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Old 10-10-2006, 09:32 AM   #1
Wittesea
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Please feel free to add links to websites that you have found to be helpful, and to add any information about Bipolar Children or being a parent of a bipolar child.
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Old 12-05-2006, 03:18 PM   #2
Mari
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Default Diagnosing Children and Mood Disorders

There is more at the site beyond what I quoted here.



The Bipolar Child Newsletter
November, 2006 Vol. 23

--Janice Papolos and Demitri F. Papolos, M.D.

http://bipolarchild.com/newsletters/0611.html
What Does the DSM-IV Say About Children and Mood Disorders?


Children are mentioned in the DSM-IV, but they are to be diagnosed according to adult criteria. And this is where huge problems develop. Clinical investigators are beginning to realize that bipolar disorder in childhood presents in a very different pattern--one that bears little resemblance to classical cycles of mania and depression as they are expressed in adulthood. For instance, children have more irritable moods with explosive outbursts, and their cycles of mania, hypomania, and depression are far more rapid than the typical adult presentation. Yet the DSM-IV specifies that a mood episode must last for a specified period of time.

For instance, duration criteria for the diagnosis of a hypomanic episode requires a "period of persistently elevated, expansive, or irritable mood lasting throughout at least four days." (Italics ours.) Yet a significant proportion of early-onset bipolar children have a form of the condition that is marked by frequent mood and energy shifts that occur multiple times throughout the day.

For a depressive episode, the DSM-IV duration criteria is even more demanding: The manual requires at least a two-week period with five or more depressive symptoms. Therefore, by definition, an individual who has rapidly shifting mood states of less than the required duration cannot be formally diagnosed as having bipolar disorder.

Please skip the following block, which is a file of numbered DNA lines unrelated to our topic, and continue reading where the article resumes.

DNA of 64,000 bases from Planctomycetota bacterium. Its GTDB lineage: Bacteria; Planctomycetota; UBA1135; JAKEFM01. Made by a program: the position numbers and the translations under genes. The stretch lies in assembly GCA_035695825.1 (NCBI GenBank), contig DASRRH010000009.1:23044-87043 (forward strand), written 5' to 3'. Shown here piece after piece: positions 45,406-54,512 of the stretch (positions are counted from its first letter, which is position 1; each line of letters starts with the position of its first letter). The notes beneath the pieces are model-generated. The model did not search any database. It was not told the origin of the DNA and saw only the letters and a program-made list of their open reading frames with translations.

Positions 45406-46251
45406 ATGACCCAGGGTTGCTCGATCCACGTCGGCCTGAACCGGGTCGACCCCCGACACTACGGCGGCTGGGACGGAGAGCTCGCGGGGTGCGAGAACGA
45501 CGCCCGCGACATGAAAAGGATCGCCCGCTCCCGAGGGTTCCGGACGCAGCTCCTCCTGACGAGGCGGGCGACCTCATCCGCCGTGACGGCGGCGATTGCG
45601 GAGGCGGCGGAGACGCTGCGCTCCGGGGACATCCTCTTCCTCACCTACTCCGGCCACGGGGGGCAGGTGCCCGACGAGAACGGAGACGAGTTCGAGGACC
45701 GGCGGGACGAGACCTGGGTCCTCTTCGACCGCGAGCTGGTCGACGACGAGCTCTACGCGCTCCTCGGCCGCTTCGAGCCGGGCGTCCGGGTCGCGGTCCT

A separate and distinct category--Bipolar Disorder Not Otherwise Specified (NOS)--was established to include disorders with bipolar features that do not meet full duration criteria. While most children with bipolar disorder fit into this category, still it is not an accurate description of the condition as it presents in childhood.

So, Haley's doctor and other clinicians and researchers are in an extremely difficult position: When they attempt to diagnose children with bipolar disorder, either they cannot use DSM-IV criteria and must describe these children as having "mania-like symptoms," or they must modify other diagnostic instruments in order to treat the primary problem. Alternatively, they can diagnose BP-NOS.


How Does Bipolar Disorder Actually Present in Childhood?


Children with bipolar disorder veer from irritable, easily annoyed, angry mood states to silly, goofy, giddy elation, and then just as easily descend into low energy periods of intense boredom, depression and social withdrawal, fraught with self-recriminations and suicidal thoughts. These abrupt swings of mood and energy can occur multiple times within a day, and intense outbursts of temper (rages that can go on for hours), poor frustration tolerance, and oppositional defiant behaviors are commonplace. The children frequently suffer severe anxiety--separation anxiety, generalized anxiety, and panic disorders--as well as obsessive-compulsive symptoms, particularly aggressive obsessions, hoarding, the need for symmetry and ritual requests for reassurance.

Moreover, many of the children have sleep disturbances, often accompanied by night terrors, nightmares filled with blood and gore and themes of pursuit and abandonment, as well as other arousal disorders of sleep.

Accompanying elevated periods of mood may be an increased sexuality (hypersexuality). It is an accepted fact that hypersexuality is a symptom of hypomania or mania in an adult who has bipolar disorder. In young children, the symptom may manifest as a fascination with private parts and an increase in self-stimulatory behaviors, a precocious interest in things of a sexual nature, and language laced with highly sexual words or phrases.